Written by Michael

3min read


Sometimes the lure of wanderlust is so powerful that you just want to take off and go on a whim. After all, isn’t that the ethos of travelling? It’s about freedom and following your passions, and wandering wherever your heart takes you. Unfortunately, real life gets in the way of this dream. However, it is still possible to jet off and follow those dreams (for a while) if you solve a few everyday problems first:


Taking off with too little notice will not go down well with your boss. And if you’re taking more leave than you’re owed, your income is going to dry up pretty quickly. Ultimately you’re going to need this job when you get back from travelling, so make sure you leave workplace relationships in good condition. Don’t forget – your monthly pay cheque is going to have to cover your home expenses as well as your travelling while you’re away.

pasted image 0 (3)Picture source


If you’ve got financial worries, getting away from the stress by traveling sounds ideal. Except that running away from issues isn’t going to solve them. Address the problems you’ve got before you leave, even if it delays your departure date. Don’t be afraid of refinancing if you can see a clear benefit for doing so. Sorting all your outstanding debts before you go means you can enjoy travelling without worrying about coming back!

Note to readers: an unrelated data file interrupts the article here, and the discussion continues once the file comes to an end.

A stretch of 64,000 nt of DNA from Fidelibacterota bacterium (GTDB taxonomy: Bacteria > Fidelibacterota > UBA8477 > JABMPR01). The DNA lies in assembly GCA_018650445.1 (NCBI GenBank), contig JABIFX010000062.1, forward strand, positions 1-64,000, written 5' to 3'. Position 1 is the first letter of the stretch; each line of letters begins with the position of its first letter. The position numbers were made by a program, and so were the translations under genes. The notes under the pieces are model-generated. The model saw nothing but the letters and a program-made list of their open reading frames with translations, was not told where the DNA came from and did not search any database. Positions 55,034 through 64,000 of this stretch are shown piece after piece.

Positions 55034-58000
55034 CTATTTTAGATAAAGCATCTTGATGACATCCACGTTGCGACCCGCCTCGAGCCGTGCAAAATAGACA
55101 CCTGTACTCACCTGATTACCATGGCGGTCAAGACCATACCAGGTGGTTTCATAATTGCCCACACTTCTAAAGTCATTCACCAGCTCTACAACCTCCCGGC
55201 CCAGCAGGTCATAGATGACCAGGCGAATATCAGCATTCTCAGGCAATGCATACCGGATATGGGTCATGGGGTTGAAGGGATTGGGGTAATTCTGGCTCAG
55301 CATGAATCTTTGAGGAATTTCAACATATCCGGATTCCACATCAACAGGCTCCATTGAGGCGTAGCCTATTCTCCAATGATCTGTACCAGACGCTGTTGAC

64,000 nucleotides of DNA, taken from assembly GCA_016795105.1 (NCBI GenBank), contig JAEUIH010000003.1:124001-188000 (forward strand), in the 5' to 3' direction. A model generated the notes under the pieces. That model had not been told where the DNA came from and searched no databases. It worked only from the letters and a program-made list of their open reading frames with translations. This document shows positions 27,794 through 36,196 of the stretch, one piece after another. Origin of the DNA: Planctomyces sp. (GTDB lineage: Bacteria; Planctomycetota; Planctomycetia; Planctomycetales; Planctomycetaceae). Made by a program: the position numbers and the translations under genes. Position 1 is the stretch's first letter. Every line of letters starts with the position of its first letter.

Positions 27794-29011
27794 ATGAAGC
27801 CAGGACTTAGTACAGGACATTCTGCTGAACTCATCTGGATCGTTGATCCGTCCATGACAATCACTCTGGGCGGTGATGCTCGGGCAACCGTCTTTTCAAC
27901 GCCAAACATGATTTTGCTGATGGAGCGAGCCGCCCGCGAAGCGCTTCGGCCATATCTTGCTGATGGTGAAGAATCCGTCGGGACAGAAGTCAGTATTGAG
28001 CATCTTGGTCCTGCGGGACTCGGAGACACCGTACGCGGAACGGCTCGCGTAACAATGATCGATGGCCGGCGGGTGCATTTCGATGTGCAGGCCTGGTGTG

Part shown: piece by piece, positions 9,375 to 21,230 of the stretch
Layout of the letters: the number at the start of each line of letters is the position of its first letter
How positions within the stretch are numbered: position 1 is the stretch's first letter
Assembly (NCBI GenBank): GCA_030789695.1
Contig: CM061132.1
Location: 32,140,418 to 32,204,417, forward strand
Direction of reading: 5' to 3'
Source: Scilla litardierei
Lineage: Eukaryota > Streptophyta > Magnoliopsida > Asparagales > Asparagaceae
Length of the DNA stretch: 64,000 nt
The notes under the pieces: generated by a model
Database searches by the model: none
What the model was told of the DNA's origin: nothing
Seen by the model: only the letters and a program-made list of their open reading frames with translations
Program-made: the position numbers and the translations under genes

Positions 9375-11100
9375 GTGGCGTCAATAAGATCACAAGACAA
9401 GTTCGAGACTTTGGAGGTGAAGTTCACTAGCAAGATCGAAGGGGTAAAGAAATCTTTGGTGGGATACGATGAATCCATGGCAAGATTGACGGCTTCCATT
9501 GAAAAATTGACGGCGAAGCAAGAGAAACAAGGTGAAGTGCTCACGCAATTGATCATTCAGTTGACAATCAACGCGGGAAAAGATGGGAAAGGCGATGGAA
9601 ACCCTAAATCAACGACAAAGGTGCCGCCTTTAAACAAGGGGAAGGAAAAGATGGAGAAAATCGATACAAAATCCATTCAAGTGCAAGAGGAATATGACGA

Your travels could take you anywhere in the world. Many of the places you might want to visit may be quite alien to you. Before you do anything else make sure you have all the correct documentation and visas in place. You should also take out insurance that covers each region and activity you intend to indulge in. Take photos of everything you have and use a cloud backup just in case anything goes missing.

Family and Pets

For any family members left behind, your travels can cause a lot of worries. Share your planned itinerary with them and assure them you’ll keep in contact with updates. If you have any pets, you need to arrange temporary full-time accommodation for them. This might involve them moving in with family or friends during your absence. Make sure all their vaccinations are up to date.